Roger Goodell, NFL offices, Manhattan, approximately 5 p.m. Wednesday:
I think we're all still processing the latest apparent confirmation of NFL commissioner Roger Goodell's aggressively inept weasel-hood. But the more you consider this latest development, the more mind-blowing it becomes:
Is the NFL commissioner really as haplessly devious as your run-of-the-mill Scooby-Doo villain?
It seems that way more and more with each passing day, if not hour. Oh, hell, yes, there is something to see here.
The Associated Press, dropping a bombshell of staggering potential magnitude, reported late Wednesday afternoon that the video of then-Ravens running back Ray Rice punching his then-fiancee, now-wife in an elevator at an Atlantic City casino was sent to an NFL executive five months ago.
That contradicts the NFL's claims that they did not see the violent video until this week, when TMZ released the full footage of the February incident when Rice punched out Janay Palmer, then casually dragged her body out of an elevator.
If true, that's damaging enough to the commissioner and the league-- and yet it's not all. The law enforcement official who told the AP he was the person who sent the video played a 12-second voice mail from an NFL office number confirming the arrival of the video.
According to the AP, a female voice on the message says: "You're right. It's terrible."
The same four words apply to the commissioner's handling of this situation over the last seven months. Goodell, whose original two-game suspension of Rice drew wide-ranging ire, suspended the player indefinitely Monday after TMZ released the video. But that came after the Ravens, who spent the last five months as willing enablers of Rice, announced that they were releasing the player.
If it is true that someone in the NFL office had seen the video, the temptation is to suggest that Goodell's reign as NFL commissioner, which began in 2006 and has been a conga line of one blunder (player safety, replacement officials, and every single phase of the Rice situation) after another, is over.
It sure as hell should be. His misguided mission to haphazardly "protect the shield" has led to a callous and apparently deliberate dishonesty. A principled man would fall on that shield out of abject humiliation in moments like this.
But if we know anything right now, we know that is not Goodell's way. He may be humiliated, but there is no way he is humbled. Men who have risen to such power, who make $44 million a year to obfuscate and bloviate and remind us that the league is thriving and ratings are at record levels while former players are blowing their damaged brains out and current players are clobbering women, is not about to have a come-to-Jesus moment now.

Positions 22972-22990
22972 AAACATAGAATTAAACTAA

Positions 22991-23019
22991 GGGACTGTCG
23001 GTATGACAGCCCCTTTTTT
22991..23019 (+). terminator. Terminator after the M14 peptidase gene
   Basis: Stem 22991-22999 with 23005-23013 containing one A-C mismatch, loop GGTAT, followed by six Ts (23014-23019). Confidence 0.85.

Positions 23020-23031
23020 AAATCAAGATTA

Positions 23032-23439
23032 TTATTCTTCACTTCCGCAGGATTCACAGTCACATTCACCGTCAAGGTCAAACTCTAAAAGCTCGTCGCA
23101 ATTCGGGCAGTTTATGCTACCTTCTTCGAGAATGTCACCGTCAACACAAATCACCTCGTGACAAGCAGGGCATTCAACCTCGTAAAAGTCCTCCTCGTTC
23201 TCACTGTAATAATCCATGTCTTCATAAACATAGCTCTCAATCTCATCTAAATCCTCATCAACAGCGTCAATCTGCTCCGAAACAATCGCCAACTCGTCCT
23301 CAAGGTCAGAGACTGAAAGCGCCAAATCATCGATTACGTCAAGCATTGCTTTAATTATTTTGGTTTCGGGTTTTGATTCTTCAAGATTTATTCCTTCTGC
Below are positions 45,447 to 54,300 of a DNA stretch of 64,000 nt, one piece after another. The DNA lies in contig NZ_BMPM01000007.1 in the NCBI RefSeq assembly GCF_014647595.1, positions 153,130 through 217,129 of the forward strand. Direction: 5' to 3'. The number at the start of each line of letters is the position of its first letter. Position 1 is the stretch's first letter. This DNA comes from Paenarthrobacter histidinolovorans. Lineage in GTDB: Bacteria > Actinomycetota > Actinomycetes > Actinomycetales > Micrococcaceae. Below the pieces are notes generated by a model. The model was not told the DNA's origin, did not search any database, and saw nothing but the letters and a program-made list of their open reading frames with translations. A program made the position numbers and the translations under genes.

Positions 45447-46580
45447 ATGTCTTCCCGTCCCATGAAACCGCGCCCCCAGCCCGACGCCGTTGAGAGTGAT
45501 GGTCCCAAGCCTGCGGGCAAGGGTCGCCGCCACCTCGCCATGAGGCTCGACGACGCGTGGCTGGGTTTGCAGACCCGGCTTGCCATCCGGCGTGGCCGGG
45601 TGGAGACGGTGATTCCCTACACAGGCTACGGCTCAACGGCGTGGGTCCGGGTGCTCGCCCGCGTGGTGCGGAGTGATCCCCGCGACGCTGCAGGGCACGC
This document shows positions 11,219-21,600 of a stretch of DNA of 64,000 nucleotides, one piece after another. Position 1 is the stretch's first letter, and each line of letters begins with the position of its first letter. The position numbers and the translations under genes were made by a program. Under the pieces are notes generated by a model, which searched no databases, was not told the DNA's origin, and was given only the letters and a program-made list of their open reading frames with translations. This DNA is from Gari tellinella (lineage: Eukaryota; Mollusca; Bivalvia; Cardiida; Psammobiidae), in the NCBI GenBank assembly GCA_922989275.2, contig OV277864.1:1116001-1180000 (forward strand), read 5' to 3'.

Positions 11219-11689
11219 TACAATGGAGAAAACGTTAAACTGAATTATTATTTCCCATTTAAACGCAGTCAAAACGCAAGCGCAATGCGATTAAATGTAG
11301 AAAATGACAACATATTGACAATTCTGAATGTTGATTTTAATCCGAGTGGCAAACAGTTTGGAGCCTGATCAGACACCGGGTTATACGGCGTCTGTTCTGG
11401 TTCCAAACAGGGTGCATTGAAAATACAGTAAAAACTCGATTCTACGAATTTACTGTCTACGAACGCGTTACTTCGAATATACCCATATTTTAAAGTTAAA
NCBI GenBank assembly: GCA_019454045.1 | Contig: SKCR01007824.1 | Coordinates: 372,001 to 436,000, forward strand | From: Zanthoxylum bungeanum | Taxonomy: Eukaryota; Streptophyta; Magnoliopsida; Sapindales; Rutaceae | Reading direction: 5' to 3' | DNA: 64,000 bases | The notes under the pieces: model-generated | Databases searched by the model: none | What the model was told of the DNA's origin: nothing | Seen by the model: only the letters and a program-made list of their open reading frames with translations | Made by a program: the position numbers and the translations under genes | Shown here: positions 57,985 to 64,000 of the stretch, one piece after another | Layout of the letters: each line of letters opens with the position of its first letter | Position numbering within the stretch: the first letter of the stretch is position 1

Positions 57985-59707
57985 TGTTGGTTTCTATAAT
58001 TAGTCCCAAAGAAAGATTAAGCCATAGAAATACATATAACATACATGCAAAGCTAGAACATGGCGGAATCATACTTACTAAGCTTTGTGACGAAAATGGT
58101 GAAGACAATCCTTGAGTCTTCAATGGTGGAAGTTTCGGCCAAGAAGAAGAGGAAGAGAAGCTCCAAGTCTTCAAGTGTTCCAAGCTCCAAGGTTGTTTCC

This is a man who talks like the perception of a logo matters more than the care and well-being of those who gave their health for this game.
Goodell has proven time and again that he's not a leader of men, but a wannabe master of spin in search of plausible deniability. His favorite phrase, other than that one about the shield, is "to my knowledge, no."
He'll be in desperation see-no-evil mode now. He'll calmly tell us, again, that there is nothing to see here. He can blather smugly about the shield, and try to convince us that he knew nothing about this video.
Nothing to see here becomes I've seen nothing and you can't prove I have. And he will do it all wearing an impeccable, serious suit, perfect for the occasion.
We think we know what he will do next. But we're waiting to see it. And we're not the only ones, nor the ones who matter to him. Those who have come out in support of him, such as Patriots owner Robert Kraft, must be infuriated.
Perhaps the backlash will be such that NFL owners, to whom Goodell is beholden, will recognize the Get Rid Of Goodell groundswell and decide he is a detriment to their reputation and the bottom line and demand his resignation.
Perhaps this is the tipping point. But I'm skeptical. The Buffalo Bills just sold for $1.4 billion. Thirty-four of the 35 most-watched programs last fall were NFL games. Two-hundred-and-five million fans tuned in.
The NFL is thriving beyond even what a billionaire's ego would demand. The shield has taken a few dents, but it's still impenetrable. Only backlash -- relentless, anger-fueled, bottom-line-affecting backlash -- will prompt the owners to act.
And even then, at the end of Roger Goodell's reign of error, that wouldn't stand as the most remarkable part of this saga. It is this: He would have gotten away with it, if not for those meddling TMZ kids.